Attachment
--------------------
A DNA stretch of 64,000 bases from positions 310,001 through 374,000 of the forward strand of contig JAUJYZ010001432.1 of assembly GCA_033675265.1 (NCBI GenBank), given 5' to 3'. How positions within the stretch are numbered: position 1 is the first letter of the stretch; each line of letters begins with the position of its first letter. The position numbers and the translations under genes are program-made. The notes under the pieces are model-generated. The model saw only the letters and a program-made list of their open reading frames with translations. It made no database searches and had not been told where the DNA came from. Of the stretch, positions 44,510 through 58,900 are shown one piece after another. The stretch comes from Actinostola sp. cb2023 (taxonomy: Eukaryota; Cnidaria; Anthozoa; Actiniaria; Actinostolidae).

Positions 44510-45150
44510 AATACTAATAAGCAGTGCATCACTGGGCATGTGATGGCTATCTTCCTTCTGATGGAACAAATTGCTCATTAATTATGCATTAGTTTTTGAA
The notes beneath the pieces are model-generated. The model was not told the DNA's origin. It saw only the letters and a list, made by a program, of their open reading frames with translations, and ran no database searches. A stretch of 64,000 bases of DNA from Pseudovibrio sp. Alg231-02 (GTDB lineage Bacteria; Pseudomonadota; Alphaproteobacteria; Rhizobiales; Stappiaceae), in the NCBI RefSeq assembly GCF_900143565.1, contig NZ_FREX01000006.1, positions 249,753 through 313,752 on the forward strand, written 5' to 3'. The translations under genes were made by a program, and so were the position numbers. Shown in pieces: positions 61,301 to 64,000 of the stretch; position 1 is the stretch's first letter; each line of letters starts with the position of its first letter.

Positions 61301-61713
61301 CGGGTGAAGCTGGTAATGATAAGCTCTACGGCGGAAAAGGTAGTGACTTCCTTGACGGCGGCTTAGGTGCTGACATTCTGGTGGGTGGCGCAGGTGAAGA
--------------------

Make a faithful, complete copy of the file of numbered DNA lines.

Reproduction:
A DNA stretch of 64,000 bases from positions 310,001 through 374,000 of the forward strand of contig JAUJYZ010001432.1 of assembly GCA_033675265.1 (NCBI GenBank), given 5' to 3'. How positions within the stretch are numbered: position 1 is the first letter of the stretch; each line of letters begins with the position of its first letter. The position numbers and the translations under genes are program-made. The notes under the pieces are model-generated. The model saw only the letters and a program-made list of their open reading frames with translations. It made no database searches and had not been told where the DNA came from. Of the stretch, positions 44,510 through 58,900 are shown one piece after another. The stretch comes from Actinostola sp. cb2023 (taxonomy: Eukaryota; Cnidaria; Anthozoa; Actiniaria; Actinostolidae).

Positions 44510-45150
44510 AATACTAATAAGCAGTGCATCACTGGGCATGTGATGGCTATCTTCCTTCTGATGGAACAAATTGCTCATTAATTATGCATTAGTTTTTGAA
The notes beneath the pieces are model-generated. The model was not told the DNA's origin. It saw only the letters and a list, made by a program, of their open reading frames with translations, and ran no database searches. A stretch of 64,000 bases of DNA from Pseudovibrio sp. Alg231-02 (GTDB lineage Bacteria; Pseudomonadota; Alphaproteobacteria; Rhizobiales; Stappiaceae), in the NCBI RefSeq assembly GCF_900143565.1, contig NZ_FREX01000006.1, positions 249,753 through 313,752 on the forward strand, written 5' to 3'. The translations under genes were made by a program, and so were the position numbers. Shown in pieces: positions 61,301 to 64,000 of the stretch; position 1 is the stretch's first letter; each line of letters starts with the position of its first letter.

Positions 61301-61713
61301 CGGGTGAAGCTGGTAATGATAAGCTCTACGGCGGAAAAGGTAGTGACTTCCTTGACGGCGGCTTAGGTGCTGACATTCTGGTGGGTGGCGCAGGTGAAGA